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Chartership news

dfgMSc Course accreditation

Bill Gaskarth writes: Interest in accrediting vocational MSc courses is increasing with two more presently being assessed and statements of intent from four others.

To date, courses at Newcastle (MSc Engineering Geology, MSc Petroleum Geochemistry, MSc Environmental Consultancy, MSc Hydrogeology and Water Management), Portsmouth (Engineering Geology, MSc Geological and Environmental Hazards), Heriot Watt (Msc Petroleum Geoscience) and Manchester (MSc Petroleum Geoscience) have been accredited. Accreditation makes graduates eligible for Chartership after four years’ relevant experience (instead of five without Accreditation). Academic leaders of geoscience vocational courses are encouraged to become Chartered themselves, and so to act as professional role models for their students.

Company Training Schemes

Bill Gaskarth on a big new growth area for Society accreditation

We have now accredited training Schemes for Engineering Geologists at Atkins (UK), Arup (Hong Kong and UKMEA), Jacobs (Hong Kong), Gammon Construction (Hong Kong) and the Hong Kong Government CEDD. RPS Energy and Halcrow have recently applied to have their schemes accredited. URS has also expressed interest as have other companies and other applications are expected in the near future.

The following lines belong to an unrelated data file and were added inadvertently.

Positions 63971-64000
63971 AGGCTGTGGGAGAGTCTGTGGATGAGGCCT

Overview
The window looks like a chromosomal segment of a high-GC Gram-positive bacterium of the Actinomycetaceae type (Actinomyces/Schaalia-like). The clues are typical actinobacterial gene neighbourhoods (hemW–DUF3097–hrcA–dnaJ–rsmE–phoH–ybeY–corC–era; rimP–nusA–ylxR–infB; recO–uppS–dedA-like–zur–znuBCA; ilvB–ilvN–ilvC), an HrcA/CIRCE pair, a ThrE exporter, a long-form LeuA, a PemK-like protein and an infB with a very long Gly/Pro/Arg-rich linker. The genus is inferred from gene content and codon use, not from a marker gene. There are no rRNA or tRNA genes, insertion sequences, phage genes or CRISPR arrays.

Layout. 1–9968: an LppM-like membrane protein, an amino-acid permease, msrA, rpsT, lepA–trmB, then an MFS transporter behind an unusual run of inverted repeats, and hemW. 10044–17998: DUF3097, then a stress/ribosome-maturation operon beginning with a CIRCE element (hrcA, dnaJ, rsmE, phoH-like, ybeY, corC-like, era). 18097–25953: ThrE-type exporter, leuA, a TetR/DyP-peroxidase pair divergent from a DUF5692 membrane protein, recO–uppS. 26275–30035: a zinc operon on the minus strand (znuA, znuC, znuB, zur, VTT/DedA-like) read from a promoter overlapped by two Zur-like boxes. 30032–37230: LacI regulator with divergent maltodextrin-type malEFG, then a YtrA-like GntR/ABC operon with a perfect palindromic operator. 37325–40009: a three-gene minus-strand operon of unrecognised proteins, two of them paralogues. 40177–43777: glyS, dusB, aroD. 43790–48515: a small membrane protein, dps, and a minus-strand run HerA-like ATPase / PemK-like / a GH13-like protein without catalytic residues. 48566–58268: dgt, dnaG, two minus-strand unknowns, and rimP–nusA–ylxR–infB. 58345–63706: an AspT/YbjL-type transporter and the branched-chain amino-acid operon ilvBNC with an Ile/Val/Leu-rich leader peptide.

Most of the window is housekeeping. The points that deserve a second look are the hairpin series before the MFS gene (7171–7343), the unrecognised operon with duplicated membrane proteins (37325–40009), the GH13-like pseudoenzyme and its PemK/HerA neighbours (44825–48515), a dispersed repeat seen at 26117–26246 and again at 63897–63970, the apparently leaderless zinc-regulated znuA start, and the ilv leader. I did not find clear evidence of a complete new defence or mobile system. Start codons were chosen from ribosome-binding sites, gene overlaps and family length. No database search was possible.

Such accreditation denotes partnership with the Society, which works with the company to ensure that their Chartership candidates apply when they are truly ready, rather than when they have merely achieved the minimum number of years’ experience (see Application problems, below). We hope that this will reduce the number of applications that have to be deferred.

Information on the procedures for MSc course Accreditation can be found on the Society’s web site or from the Accreditation Officer Colin Scrutton (
Information on Company Training Schemes can also be found on the web site or by contacting the Chartership Officer Bill Gaskarth (E: T: 07916 138631)

Application problems

Scrutineers continue to report that many applications contain much that is not relevant, says Bill Gaskarth

Application guidance states that candidates should select documents, or parts thereof, that focus on their work and on the Chartership Criteria required to demonstrate their geoscience competency. Large quantities of irrelevant documentation are of no value to the application, waste Scrutineers’ time and give an unprofessional impression!

The 15-minute Presentation required in the Interview should focus on your best work on a project (or projects) demonstrating your skills, experience and competencies. A focus on Criteria i and ii will be of greatest interest to Scrutineers. It is not necessary to outline the fulfilment of all the Criteria in the Presentation, as they are covered in the overview document and will be raised during the Interview where required.